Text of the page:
The class working collaboratively was somebody else's idea.

In this sentence, why is it possible to say "the class working collaboratively"? I have seen so many sentences with words ending in -ly form taking this type of form below.

The poorly lit room was very grimy.

It is not acceptable to say "room poorly lit", which led me to thinking that "the collaboratively working class" should be the correct one.

The collaboratively working class was somebody else's idea.

Any explanations please?


1 Answer 1


The word order is a matter of style. I see no obstacle to "room poorly lit":

It was a room poorly lit but extravagantly appointed.

A "class working collaboratively" means a group of students in a classroom working together.

A "collaboratively working class" collides with the socioeconomic term "working class."

  • Is it ok to say "Room poorly lit was grimy" without that but part? I was taught badly with grammar...
    – sooeithdk
    Commented Sep 1, 2015 at 2:28
  • Or "Room lit poorly was grimy'?
    – sooeithdk
    Commented Sep 1, 2015 at 2:34
  • English prefers noun modifiers to precede the noun, so the "red ball," not the "ball red." But it's possible as a matter of style to reverse the order in many instances. For instance in my sentence, I wanted to emphasize the description with a pair of adjacent "-ly-adverb+adjective." If you wanted to place the emphasis on the room for some reason, you could say "The room, poorly lit, was grimy." I hasten to add that the usual and expected order is "The poorly lit room," but writers can violate expectations (within limits) to make a point.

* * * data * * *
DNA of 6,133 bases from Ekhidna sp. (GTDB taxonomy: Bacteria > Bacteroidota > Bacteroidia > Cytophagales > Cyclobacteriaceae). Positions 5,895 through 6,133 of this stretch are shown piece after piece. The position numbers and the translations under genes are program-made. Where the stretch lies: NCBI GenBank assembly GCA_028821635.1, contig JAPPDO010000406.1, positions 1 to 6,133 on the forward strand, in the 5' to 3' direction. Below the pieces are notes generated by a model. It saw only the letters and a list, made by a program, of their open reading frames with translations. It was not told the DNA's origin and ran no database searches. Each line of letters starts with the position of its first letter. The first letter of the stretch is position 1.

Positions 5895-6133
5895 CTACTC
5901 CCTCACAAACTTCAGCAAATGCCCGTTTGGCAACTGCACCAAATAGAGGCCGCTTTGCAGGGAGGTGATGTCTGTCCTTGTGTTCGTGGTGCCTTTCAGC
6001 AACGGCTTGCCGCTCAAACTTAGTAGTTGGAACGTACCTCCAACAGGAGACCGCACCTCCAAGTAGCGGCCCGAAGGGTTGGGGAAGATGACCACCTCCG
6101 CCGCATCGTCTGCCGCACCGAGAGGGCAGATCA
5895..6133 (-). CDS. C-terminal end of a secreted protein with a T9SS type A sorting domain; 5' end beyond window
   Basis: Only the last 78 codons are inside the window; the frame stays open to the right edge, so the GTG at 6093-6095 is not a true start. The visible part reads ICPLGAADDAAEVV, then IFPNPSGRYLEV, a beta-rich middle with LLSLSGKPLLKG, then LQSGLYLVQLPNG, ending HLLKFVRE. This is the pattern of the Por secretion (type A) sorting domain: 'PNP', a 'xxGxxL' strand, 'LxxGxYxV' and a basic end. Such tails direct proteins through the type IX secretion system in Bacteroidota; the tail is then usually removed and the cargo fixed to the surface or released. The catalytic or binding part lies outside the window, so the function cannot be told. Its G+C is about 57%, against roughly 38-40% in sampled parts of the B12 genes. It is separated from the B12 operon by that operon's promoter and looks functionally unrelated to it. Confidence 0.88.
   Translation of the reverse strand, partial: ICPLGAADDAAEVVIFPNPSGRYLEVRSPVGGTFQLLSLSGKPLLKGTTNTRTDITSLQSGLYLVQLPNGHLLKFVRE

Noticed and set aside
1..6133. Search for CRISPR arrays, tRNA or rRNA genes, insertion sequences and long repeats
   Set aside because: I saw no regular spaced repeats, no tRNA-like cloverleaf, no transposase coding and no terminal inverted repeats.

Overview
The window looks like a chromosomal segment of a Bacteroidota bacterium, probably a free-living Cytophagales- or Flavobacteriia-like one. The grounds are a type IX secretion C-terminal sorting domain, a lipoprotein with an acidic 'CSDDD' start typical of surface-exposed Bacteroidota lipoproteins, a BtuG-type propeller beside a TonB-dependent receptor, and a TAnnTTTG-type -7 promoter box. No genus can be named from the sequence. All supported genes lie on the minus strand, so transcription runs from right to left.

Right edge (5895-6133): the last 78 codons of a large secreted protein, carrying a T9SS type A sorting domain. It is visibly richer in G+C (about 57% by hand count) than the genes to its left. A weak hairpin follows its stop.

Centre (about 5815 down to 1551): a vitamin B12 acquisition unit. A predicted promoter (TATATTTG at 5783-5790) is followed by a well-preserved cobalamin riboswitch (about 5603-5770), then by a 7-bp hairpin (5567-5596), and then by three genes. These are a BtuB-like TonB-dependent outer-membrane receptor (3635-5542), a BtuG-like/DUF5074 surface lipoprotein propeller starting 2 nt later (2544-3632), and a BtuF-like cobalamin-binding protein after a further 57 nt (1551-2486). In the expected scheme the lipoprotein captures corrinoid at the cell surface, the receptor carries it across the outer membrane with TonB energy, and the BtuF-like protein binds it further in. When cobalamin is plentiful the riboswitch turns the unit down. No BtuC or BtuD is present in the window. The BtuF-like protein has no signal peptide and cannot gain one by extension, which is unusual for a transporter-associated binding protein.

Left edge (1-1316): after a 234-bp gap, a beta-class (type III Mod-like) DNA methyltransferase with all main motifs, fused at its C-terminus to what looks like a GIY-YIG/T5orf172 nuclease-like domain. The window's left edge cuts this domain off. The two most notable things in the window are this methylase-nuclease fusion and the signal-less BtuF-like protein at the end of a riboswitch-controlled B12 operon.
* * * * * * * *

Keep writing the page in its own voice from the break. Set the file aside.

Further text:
– deadrat
    Commented Sep 1, 2015 at 2:39
  • "The room, poorly lit, was grimy." In this case, is comma just optional?
    – sooeithdk
    Commented Sep 1, 2015 at 2:44
  • 1
    I'm not sure what search terms would find web pages that would be helpful. Let me recommend, however, The Sense of Style by Steven Pinker, which discusses the interactions among grammar, style, and usage. Pinker talks about word order in linear English text and its importance in the parsing of the tree-like relationships contained therein.
    – deadrat
    Commented Sep 1, 2015 at 3:09

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